On our first day of door-to-door medical outreach, I approached the door of a seemingly abandoned house and knocked timidly. A young man answered and invited my team inside. Eager to begin my examination, I hastily reached for my glucometer and blood pressure cuff and invited him to take a seat. Immediately, the over-eager, Type “A” pre-med student within me took control as I enthusiastically questioned him regarding his medical history. With a BMI in the normal range and no history of peripheral vascular disease, I was off to an admirable start. However, as the interrogation continued, my optimism faded as I noticed the young man’s glazed eyes and slurred speech, both of which I had failed to notice in my initial excitement. When asked if he was taking any medications, the young man produced a gallon-sized ziplock bag containing an entire pharmacy of prescription drugs. My initial confidence melted away as I stared at the mountain of pill bottles before me. Still, I persevered, focusing on the questionnaire in front of me as I struggled to salvage my first health screening as a SMI student. But, any sense of control I felt faded away as I listened to the young man recount the story of his turbulent childhood. He’d been constantly abused and neglected, having been kicked out of his own home and even the neighborhood homeless shelter before he turned 18. He’d spent many frigid nights sleeping on the streets, blanketed by cold snow. His girlfriend and two young children had been murdered. He himself had been shot multiple times and nearly lost his life. Now, the only things that brought him comfort were his two scrawny kittens and his beloved PCP. He unashamedly revealed his desire to commit suicide and bluntly stated that he knew no one who loved him. The only “higher powers” he recognized were his deceased dog, science, and robots. With mouth agape, I glanced down at my now useless questionnaire sheet. Clearly, SMI orientation had not prepared me to handle a situation like this. My teammates and I sat with the young man for a while, trying to empathize with his deep pain. Soon, it was time to leave, so we prayed with the man and left the house.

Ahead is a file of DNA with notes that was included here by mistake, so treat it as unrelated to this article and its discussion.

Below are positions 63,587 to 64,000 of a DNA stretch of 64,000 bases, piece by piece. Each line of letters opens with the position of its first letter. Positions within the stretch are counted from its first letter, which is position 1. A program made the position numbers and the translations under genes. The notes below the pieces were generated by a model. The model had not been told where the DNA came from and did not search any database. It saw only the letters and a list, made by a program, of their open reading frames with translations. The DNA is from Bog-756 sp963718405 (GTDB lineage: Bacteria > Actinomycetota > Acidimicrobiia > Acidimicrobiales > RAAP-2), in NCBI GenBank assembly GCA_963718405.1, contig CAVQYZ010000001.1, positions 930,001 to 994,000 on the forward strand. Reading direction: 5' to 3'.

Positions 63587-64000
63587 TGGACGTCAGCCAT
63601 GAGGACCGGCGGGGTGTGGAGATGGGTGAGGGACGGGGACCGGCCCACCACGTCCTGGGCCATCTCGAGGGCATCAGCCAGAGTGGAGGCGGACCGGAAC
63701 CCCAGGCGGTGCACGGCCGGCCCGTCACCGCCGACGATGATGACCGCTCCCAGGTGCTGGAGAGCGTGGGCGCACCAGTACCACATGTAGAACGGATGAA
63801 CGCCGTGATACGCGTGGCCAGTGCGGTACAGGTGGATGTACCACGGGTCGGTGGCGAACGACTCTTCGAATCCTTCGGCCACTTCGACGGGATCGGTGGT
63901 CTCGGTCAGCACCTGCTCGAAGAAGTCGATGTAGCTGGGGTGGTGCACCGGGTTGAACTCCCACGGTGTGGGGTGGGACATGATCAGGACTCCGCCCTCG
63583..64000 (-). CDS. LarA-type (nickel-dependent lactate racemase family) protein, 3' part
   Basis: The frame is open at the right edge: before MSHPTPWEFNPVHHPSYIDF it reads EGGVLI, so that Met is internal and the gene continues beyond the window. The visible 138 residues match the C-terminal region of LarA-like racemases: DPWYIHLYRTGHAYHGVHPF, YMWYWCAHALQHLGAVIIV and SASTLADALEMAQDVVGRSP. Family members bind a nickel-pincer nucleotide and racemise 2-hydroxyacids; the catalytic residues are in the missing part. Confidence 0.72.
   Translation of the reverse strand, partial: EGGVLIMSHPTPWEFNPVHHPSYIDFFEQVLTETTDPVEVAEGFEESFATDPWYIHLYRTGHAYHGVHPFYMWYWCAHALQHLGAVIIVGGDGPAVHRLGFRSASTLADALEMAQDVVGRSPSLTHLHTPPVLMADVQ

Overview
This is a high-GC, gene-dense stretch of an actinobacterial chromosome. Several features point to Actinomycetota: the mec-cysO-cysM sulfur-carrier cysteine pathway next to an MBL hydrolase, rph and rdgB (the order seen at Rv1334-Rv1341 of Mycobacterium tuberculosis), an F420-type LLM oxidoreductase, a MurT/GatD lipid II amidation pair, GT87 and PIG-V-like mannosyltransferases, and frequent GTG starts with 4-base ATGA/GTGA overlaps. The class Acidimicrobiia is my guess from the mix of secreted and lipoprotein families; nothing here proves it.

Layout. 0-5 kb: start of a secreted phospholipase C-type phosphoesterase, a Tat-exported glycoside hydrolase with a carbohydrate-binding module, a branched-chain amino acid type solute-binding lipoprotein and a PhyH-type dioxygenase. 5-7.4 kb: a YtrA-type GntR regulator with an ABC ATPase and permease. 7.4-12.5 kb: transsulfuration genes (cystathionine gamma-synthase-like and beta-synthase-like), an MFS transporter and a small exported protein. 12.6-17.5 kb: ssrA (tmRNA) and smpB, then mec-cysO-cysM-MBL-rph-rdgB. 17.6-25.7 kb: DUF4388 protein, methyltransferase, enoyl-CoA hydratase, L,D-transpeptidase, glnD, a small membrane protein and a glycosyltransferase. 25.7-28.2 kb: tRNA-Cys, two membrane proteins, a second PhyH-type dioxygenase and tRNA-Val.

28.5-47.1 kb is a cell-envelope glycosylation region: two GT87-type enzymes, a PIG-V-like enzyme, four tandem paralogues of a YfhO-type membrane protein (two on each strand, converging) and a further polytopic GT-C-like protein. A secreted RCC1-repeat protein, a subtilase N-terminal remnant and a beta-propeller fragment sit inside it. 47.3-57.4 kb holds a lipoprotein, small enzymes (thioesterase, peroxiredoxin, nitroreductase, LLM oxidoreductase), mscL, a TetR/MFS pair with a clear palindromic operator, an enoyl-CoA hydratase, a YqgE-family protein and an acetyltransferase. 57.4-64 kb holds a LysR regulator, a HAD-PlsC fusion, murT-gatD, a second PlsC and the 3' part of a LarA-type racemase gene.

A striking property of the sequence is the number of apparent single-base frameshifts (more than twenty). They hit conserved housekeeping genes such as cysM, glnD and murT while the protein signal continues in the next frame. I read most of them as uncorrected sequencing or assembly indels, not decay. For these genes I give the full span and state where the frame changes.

I spent the rest of the day trying to wrap my mind around the suffering of this young man. I’d once prided myself in my ability to recite seemingly airtight philosophical arguments for why a good God could allow suffering. But, as I grappled with the reality of deep, personal suffering, these arguments seemed irrelevant. How could a good God allow a man to suffer like this? Moreover, I found myself not only doubting the goodness of God, but even his omnipotence. Frankly, I doubted that the truth of the gospel, rooted in the person of Jesus Christ, would be powerful enough to affect change in a man who had been so deeply hurt and who thought robots would lead to ultimate salvation.

Thankfully, the Lord did not allow me to dwell in hopelessness for long. The following Sunday, I was privileged to attend lunch at the home of a godly physician who leads the worship team at In the Light Ministries, the local church I’ve been attending during my time in Philadelphia. As I recounted to him my encounters with suffering and pain, which I felt helpless to address, he smiled knowingly before telling me story after story about how he’d seen the Lord work in the North Philadelphia community. He told me of drug dealers who were met with the love of Christ and became pastors. He told me of prostitutes who were drawn to Jesus by the promise of true intimacy and who experienced the life-changing power of the Gospel. I sat in awe as he matter-of-factly reminded me of the miraculous power of the Gospel and its ability to change lives. While I’d been insistent that the only thing that could fix the problems I’d seen were years of counseling, the healing of a competent doctor, or constant human love, my physician friend reminded me of the infinite power of Divine love. Surely, even the young man I’d met, who seemed so hopelessly lost, was not immune to the infectious love of Jesus Christ.

I returned to my dorm that night with renewed confidence; not in my own abilities, but in the abilities of the One I serve. Even in the midst of such pervasive suffering, I’m now reminded of the power of the Gospel to enact change and no longer feel the burden of trusting in my own strength. And though I’ll likely suffer from spiritual amnesia in the future, forgetting once again the power that rests in the love of Christ, I can approach the future with confidence, knowing that my loving Savior will be there to remind me again of His love, power, and grace.

Andrew Kilgore

© 2020 Tenth Presbyterian Church.

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